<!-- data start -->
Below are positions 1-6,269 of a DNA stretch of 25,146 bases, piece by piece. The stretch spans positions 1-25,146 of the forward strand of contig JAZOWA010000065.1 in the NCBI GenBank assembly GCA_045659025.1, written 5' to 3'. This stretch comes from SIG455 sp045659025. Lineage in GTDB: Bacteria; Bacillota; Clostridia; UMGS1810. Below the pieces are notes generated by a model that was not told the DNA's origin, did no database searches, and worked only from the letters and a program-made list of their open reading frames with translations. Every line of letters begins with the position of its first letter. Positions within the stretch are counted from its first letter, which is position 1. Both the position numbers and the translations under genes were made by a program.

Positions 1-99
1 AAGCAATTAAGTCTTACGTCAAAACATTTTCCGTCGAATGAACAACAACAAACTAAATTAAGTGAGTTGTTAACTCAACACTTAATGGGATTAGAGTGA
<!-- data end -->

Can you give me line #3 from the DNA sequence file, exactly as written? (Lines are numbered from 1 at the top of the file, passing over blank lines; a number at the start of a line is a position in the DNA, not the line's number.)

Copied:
1 AAGCAATTAAGTCTTACGTCAAAACATTTTCCGTCGAATGAACAACAACAAACTAAATTAAGTGAGTTGTTAACTCAACACTTAATGGGATTAGAGTGA